Adding and removing expressions in After Effects simplifies animation, cutting down on keyframes and offering more project flexibility.

Hi, I’m Zoe, a graphic designer. I remember working on a project where I needed a repetitive motion, and manually keyframing it was turning into a nightmare. Discovering the loop expression changed everything. With a few lines of code, I had the exact animation I wanted, looping seamlessly.

In this article, I’ll walk you through the process of adding and removing expressions in After Effects, delve into best practices for optimal expression use, and conclude with some easy-to-try expressions for your projects!

Let’s get started!

Key Takeaways

  • Expressions in After Effects can reduce keyframes and layers, provide animation flexibility, and condense multiple properties into a single control.
  • Expressions can be used with almost any property that can be keyframed, including position, scale, rotation, opacity, and more.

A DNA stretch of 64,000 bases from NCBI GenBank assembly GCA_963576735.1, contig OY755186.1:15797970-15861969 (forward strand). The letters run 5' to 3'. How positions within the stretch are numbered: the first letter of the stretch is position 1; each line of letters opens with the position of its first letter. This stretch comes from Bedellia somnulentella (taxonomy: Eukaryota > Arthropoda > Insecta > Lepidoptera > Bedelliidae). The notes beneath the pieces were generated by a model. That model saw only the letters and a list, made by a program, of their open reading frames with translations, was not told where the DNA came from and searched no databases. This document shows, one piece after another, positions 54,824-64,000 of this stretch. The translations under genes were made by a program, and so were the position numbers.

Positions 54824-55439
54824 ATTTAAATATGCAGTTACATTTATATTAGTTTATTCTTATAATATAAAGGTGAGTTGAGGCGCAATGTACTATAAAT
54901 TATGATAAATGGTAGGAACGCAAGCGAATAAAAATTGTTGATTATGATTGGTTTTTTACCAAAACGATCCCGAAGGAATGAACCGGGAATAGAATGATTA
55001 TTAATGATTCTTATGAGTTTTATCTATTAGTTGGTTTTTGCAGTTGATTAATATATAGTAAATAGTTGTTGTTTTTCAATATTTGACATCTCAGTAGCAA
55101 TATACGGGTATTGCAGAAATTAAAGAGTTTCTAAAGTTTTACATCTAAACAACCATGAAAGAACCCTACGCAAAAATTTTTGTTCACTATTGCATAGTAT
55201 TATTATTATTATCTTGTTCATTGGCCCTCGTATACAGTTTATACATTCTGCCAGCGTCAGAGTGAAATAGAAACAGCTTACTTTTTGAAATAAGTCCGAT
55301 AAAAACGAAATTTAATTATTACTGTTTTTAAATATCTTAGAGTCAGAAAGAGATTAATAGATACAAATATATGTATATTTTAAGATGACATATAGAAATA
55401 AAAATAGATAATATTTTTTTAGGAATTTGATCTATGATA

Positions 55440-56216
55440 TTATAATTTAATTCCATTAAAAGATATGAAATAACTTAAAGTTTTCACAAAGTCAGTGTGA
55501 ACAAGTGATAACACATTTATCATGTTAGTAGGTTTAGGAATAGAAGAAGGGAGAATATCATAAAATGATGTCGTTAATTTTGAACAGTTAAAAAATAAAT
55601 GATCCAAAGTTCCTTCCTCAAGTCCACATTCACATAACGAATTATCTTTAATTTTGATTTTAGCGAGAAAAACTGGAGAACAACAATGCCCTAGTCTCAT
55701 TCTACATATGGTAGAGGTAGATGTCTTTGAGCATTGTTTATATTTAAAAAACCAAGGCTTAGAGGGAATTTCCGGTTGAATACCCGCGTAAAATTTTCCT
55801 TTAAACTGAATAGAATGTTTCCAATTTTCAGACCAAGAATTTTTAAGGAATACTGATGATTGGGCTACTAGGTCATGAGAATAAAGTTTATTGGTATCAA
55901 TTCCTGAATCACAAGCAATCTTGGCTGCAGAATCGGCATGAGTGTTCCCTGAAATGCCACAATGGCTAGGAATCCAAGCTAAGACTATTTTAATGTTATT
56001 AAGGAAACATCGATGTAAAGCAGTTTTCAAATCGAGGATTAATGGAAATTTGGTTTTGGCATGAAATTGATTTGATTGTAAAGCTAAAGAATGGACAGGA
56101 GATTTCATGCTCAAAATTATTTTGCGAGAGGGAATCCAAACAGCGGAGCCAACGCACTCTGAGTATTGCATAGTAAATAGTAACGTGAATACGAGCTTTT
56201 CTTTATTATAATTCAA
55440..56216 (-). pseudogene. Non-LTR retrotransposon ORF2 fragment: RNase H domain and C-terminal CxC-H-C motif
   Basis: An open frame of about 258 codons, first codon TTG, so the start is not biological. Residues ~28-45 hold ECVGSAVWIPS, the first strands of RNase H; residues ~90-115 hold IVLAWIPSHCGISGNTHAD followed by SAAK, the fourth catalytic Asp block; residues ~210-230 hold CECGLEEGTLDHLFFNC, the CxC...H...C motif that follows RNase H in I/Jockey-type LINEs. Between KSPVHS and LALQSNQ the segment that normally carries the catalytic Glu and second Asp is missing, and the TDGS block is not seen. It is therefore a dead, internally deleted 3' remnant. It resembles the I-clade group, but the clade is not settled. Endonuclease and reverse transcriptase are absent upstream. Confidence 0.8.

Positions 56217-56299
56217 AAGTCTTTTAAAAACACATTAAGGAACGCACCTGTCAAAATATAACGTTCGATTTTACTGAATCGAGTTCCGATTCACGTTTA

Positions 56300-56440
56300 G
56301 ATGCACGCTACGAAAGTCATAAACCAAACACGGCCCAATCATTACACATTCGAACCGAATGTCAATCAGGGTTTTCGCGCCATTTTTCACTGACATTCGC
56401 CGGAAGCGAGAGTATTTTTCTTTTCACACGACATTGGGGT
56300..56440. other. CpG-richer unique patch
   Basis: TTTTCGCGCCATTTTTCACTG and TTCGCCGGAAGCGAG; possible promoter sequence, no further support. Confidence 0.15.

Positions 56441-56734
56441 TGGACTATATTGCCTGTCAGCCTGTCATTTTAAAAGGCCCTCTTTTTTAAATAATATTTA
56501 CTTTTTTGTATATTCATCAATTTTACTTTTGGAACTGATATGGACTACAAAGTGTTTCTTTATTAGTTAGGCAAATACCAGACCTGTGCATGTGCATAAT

• Adding expressions to properties involves selecting the property, revealing the expression field, and entering the desired expression.
  • Disabling and enabling expressions are as simple as toggling the “Enable Expression” switch.
  • Removing expressions can be done by selecting the property and choosing the “Remove Expression” option.

Note: All screenshots from this tutorial are taken from the After Effects Mac version.

This post covers the essentials of using expressions in After Effects.

How to Add Expressions in After Effects

Adding expressions to properties in After Effects is a straightforward process that allows you to manipulate values and create dynamic animations. Here’s a step-by-step guide on how to add expressions:

Step 1: Select the property in the Timeline panel that you want to apply an expression to. This can be any property under the Transform section of a layer.

Step 2: Reveal the expression field by either selecting Animation > Add Expression or pressing Alt + click (Windows) or Option + click (macOS) on the stopwatch button next to the property name.

Step 3: In the expression field, enter the desired expression. You can write your own expression, click on the Expression Language Menu icon for pre-written syntax, or copy-paste expressions you find online.

Once the expression is entered, the value will turn red, indicating that an expression is active.

Disabling and Enabling Expressions

In some cases, you may want to temporarily disable an expression to make changes or compare the results with and without the expression. Here’s how to disable and enable expressions: